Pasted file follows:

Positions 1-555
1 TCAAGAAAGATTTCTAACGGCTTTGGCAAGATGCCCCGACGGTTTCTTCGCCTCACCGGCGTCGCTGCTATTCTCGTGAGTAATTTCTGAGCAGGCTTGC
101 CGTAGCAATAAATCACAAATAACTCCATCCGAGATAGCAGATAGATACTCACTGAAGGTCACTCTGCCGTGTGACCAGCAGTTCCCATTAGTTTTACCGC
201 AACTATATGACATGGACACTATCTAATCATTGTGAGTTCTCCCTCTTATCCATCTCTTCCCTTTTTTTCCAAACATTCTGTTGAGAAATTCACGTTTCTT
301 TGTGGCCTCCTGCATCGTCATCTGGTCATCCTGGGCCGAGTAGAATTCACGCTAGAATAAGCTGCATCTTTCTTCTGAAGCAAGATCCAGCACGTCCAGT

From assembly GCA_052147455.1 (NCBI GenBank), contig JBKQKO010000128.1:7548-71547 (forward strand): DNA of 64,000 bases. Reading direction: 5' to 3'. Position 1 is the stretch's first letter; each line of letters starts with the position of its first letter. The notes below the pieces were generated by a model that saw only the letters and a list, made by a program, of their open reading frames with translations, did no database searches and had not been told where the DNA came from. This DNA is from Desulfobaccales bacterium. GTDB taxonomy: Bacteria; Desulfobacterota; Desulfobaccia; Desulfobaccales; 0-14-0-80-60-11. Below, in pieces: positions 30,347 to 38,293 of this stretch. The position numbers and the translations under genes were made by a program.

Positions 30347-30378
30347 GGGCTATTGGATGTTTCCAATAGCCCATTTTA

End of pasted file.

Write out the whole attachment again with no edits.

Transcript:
Positions 1-555
1 TCAAGAAAGATTTCTAACGGCTTTGGCAAGATGCCCCGACGGTTTCTTCGCCTCACCGGCGTCGCTGCTATTCTCGTGAGTAATTTCTGAGCAGGCTTGC
101 CGTAGCAATAAATCACAAATAACTCCATCCGAGATAGCAGATAGATACTCACTGAAGGTCACTCTGCCGTGTGACCAGCAGTTCCCATTAGTTTTACCGC
201 AACTATATGACATGGACACTATCTAATCATTGTGAGTTCTCCCTCTTATCCATCTCTTCCCTTTTTTTCCAAACATTCTGTTGAGAAATTCACGTTTCTT
301 TGTGGCCTCCTGCATCGTCATCTGGTCATCCTGGGCCGAGTAGAATTCACGCTAGAATAAGCTGCATCTTTCTTCTGAAGCAAGATCCAGCACGTCCAGT

From assembly GCA_052147455.1 (NCBI GenBank), contig JBKQKO010000128.1:7548-71547 (forward strand): DNA of 64,000 bases. Reading direction: 5' to 3'. Position 1 is the stretch's first letter; each line of letters starts with the position of its first letter. The notes below the pieces were generated by a model that saw only the letters and a list, made by a program, of their open reading frames with translations, did no database searches and had not been told where the DNA came from. This DNA is from Desulfobaccales bacterium. GTDB taxonomy: Bacteria; Desulfobacterota; Desulfobaccia; Desulfobaccales; 0-14-0-80-60-11. Below, in pieces: positions 30,347 to 38,293 of this stretch. The position numbers and the translations under genes were made by a program.

Positions 30347-30378
30347 GGGCTATTGGATGTTTCCAATAGCCCATTTTA